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Ruby

Posted: Wed Jan 11, 2012 5:13 pm
by Phantom
Ok pepe!! Ruby is coming... Ruby like Python, is a very powerfull language. Whitout shame... ask me, and... we can discuss about it. I recommend you Python and Ruby... the future in the present.

Re: Ruby

Posted: Thu Jan 12, 2012 1:27 am
by jelara
I have heard a lot of great things about Ruby, and to learn it has been on my "to do" list for a while now.

But of course, for contest programming I still recommend you guys C++: nothing compares to the speed of this language (you know, because there is no VM running it). Those extra seconds can mean the difference between an AC and a TLE (and I speak from experience here :lol:).

But yes, Ruby is coming. We will continue working to add to our judge as many languages as possible.

Ruby

Posted: Sat Jan 14, 2012 5:30 pm
by Phantom
My opinion is the same. C and C++ are very fast, that don’t have discussion. But… in C and C++ you have to implement almost everything. Itch! That is a problem… and big! For example, in Ruby for the big powers of 3 you most only write:
puts 3**gets.to_i
In Pthon:
print 3**input()
-->The numbers in Python and Ruby are very big. In this languages aren’t the problems of the numbers of 32 and 64 bits.
-->In Python and Ruby you don’t need write the type of a variable, the language recognize it in execution time. This is a powerful and interesting tool, because that made dynamic the variables. If you want, I'll explain you this philosophy deeper.
For example… in C,C++,C#,Java,… you would write:
int pepe = 56;
In Python and Ruby you only write:
pepe=56
Moreover, you can write after:
pepe=”friend”
And now pepe isn’t a integer, is a string.
-->In Python and Ruby you can return different things in a same method:
In Ruby:
def Something(bool)
return bool ? 56 : "pepe is my friend"
end
In Python:
def Something(bool):
return 56 if bool else “pepe is my friend”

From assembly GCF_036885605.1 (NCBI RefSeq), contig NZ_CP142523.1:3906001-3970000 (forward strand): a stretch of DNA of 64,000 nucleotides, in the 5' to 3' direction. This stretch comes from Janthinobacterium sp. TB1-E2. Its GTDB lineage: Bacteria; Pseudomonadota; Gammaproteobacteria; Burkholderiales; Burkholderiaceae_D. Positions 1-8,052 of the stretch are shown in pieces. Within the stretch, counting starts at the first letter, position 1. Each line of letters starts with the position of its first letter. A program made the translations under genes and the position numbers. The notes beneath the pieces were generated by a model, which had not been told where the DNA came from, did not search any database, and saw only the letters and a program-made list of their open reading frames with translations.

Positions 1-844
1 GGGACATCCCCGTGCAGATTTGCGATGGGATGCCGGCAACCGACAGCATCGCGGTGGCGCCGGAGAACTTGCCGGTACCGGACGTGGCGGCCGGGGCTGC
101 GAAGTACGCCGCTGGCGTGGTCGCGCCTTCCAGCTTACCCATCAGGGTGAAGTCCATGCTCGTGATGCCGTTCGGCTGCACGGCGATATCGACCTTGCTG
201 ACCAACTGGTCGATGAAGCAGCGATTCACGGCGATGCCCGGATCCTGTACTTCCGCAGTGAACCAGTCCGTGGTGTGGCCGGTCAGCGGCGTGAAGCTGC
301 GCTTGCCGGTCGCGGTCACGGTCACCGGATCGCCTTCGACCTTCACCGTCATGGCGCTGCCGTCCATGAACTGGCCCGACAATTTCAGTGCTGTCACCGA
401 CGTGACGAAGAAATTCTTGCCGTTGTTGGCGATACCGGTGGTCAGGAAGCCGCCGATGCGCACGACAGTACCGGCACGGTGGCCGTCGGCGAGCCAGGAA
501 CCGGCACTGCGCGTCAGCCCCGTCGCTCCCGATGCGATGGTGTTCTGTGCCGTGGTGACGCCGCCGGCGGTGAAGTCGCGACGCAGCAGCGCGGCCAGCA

-->I thing I have stop here because I excite easy with the facilities of this languages. We will see in a next class. :D

Re: Ruby

Posted: Tue May 15, 2012 9:06 pm
by Robbin
People tell me that Ruby is a strong language..
can you tell me something about it?

Re: Ruby

Posted: Fri May 18, 2012 1:25 am
by Robbin
well, that's it:
what's the principal structure on a ruby program?

Re: Ruby

Posted: Wed May 23, 2012 7:54 pm
by Phantom
Jajajaja In my opinion, Ruby is a strong language for the same reason that Python is a strong language. If you understand why Python is a strong language, you understand why Ruby is a strong language. In my opinion Python and Ruby is almost the same, with the difference that one recognize for indentation and the other, no (have another big differences, but I said that for you can have an idea in the similarity).
Can you be more specific when you say “structure”? Because I understand by “structure” many things.

Re: Ruby

Posted: Wed May 23, 2012 8:47 pm
by Robbin
a simple program, the basic program, hello world!!, for example
and the declaration of a function..
I gotta go..

Re: Ruby

Posted: Sun Jun 03, 2012 11:32 pm
by Phantom
Here your example…:

def printHelloWorld()
--puts "Hello World!!"
end

printHelloWorld()


I put the “Hello World” in a function, because you want the declaration of a function.
In Ruby are a “print” too, but “print” is like a “printf(“Hello World”);” in C++ (without the ‘\n’ at the end). You see?? Is almost like Python. :)

Re: Ruby

Posted: Tue Jun 05, 2012 7:07 pm
by Robbin
I see.. so I don´t have to write the ":" when I declare a function, rigth??

And, how can I read variables from the keyboard in ruby??
It´s interesting..

Re: Ruby

Posted: Wed Jun 06, 2012 10:45 pm
by Phantom
In the previous post I wrote how you can read variables from the keyboard in ruby, but, fine, I´ll repat it.

In Ruby you read with "gets" and the string have methods to convert to "int" or to other types:
For example, to convert a string to int:
pepe = "45"
pepe = pepe.to_i
#Now pepe is equal to 45(interger)

For this reason, you can write:
pepe = gets.to_i

See it!!!
"to_i" is a function. I have not commit an error in write "pepe.to_i" and not "pepe.to_i()". In Ruby the parenthesis is optional.